Refresher on Joint Cost Activity

December 3, 2009


To be able to allocate joint costs and not have an item count as 100% fundraising the item or event has to pass a 3 tiers of criteria:

  1. Purpose – i.e. will this help accomplish the entity’s mission. This requires a “Call to Action” which is encouraging or educating the audience/population to take an action that would be in line with your mission. Best example: cardiac society gives brochures with informaiton on suggested ways to reduce risk of a heart attack such as quitting smoking.  A proportion of the brochure asks for contributions – that’s a legitimate joint cost if the other criterion are also met. The amount allocated to fundraising would be based on the proportion of the brochure. If 1/8th of the brochure is dedicated to requesting contributions then 1/8th of the brochure’s printing and mailing costs would be allocated to fundraising. If the Purpose criteria is failed then 100% has to go to fundraising.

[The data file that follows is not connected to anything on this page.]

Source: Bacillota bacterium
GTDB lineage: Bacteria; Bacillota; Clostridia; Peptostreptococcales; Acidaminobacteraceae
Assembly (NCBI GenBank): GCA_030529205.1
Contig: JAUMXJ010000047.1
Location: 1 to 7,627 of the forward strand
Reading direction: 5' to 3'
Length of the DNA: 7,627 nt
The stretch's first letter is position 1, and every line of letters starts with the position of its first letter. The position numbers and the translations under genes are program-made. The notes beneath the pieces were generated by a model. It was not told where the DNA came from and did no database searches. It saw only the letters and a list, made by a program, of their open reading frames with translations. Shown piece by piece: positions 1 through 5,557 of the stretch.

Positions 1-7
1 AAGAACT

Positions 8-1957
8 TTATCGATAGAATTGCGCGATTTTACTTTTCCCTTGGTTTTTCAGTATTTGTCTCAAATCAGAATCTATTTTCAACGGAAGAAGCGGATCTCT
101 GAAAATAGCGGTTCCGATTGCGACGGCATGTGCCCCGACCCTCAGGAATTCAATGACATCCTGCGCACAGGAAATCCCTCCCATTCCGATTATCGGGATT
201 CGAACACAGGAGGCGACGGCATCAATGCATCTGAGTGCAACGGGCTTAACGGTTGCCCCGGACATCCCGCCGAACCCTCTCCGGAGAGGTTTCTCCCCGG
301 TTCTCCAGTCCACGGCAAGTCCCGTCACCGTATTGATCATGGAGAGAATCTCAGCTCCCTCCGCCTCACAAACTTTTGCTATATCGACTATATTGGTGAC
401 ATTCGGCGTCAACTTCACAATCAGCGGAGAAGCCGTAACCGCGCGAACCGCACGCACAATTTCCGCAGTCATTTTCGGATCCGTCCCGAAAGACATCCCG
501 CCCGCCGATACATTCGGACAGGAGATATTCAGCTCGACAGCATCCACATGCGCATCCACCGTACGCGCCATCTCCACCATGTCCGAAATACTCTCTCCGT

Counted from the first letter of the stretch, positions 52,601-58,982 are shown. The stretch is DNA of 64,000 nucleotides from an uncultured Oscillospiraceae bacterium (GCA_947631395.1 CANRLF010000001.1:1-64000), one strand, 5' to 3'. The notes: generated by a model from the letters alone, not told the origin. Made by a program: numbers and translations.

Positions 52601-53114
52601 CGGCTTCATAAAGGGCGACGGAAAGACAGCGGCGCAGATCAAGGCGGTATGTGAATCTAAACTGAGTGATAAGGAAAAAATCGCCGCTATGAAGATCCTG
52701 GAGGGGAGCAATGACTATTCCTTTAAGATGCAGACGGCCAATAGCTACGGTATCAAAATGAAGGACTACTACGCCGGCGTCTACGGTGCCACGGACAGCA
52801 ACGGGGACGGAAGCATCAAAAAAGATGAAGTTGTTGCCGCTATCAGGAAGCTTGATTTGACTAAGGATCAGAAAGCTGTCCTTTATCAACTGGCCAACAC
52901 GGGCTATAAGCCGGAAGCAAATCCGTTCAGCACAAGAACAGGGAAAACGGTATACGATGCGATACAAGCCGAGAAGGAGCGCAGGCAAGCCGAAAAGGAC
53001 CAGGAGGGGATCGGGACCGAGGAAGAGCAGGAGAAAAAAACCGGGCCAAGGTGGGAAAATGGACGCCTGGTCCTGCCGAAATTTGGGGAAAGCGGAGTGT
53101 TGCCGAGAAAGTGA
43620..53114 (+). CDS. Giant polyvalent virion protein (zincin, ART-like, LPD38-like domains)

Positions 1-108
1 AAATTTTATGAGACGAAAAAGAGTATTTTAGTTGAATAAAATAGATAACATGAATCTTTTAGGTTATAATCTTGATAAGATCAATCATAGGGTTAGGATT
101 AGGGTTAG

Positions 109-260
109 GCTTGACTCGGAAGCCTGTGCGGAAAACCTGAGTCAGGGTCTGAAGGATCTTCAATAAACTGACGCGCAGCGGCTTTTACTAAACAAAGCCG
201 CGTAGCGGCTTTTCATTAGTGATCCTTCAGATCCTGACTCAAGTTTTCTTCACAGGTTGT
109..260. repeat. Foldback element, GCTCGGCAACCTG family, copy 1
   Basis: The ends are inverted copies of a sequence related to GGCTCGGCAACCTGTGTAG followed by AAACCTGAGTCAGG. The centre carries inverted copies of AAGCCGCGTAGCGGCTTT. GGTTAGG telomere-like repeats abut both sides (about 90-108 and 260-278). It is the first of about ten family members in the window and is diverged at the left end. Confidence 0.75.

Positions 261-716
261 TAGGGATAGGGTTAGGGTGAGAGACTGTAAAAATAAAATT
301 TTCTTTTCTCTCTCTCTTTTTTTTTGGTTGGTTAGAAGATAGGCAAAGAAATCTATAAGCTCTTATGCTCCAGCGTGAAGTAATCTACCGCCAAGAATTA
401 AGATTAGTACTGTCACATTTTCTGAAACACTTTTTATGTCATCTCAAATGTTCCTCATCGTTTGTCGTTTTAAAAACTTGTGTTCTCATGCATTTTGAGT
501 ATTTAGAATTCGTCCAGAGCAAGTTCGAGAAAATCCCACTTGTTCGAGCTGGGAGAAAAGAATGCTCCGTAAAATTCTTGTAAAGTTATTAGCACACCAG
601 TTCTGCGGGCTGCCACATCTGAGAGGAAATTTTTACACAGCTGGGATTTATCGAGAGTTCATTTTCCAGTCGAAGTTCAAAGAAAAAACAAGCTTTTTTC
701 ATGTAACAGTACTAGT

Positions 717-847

2. Audience – if the recipients of the brochures/mailers or attendees of an event are primarily prior donors or members then there’s a problem. The population receiving the info has to be selected based on their potential use for the info and the audience can assist in meeting the goals of the purpose besides just raising money. Example: renting mailing lists from similar/ like-minded organizations and mailing to everyone there meets the audience test whereas mailing only to people who have given you money before does not.
  3. Content – This is much like “purpose” but the idea is you can have a purpose to it but not adequately or clearly convey the call to action so the content has to be clear and informative. The intent may be there but is the information all there?

If your item or event passes all three criteria then allocating a portion to fundraising and a portion to program activity is appropriate.

From SOP 98-2 : “Costs of goods or services provided in exchange transactions that are part of joint activities, such as costs of direct donor benefits of a special event (for example, a meal), should not be reported as fund raising.”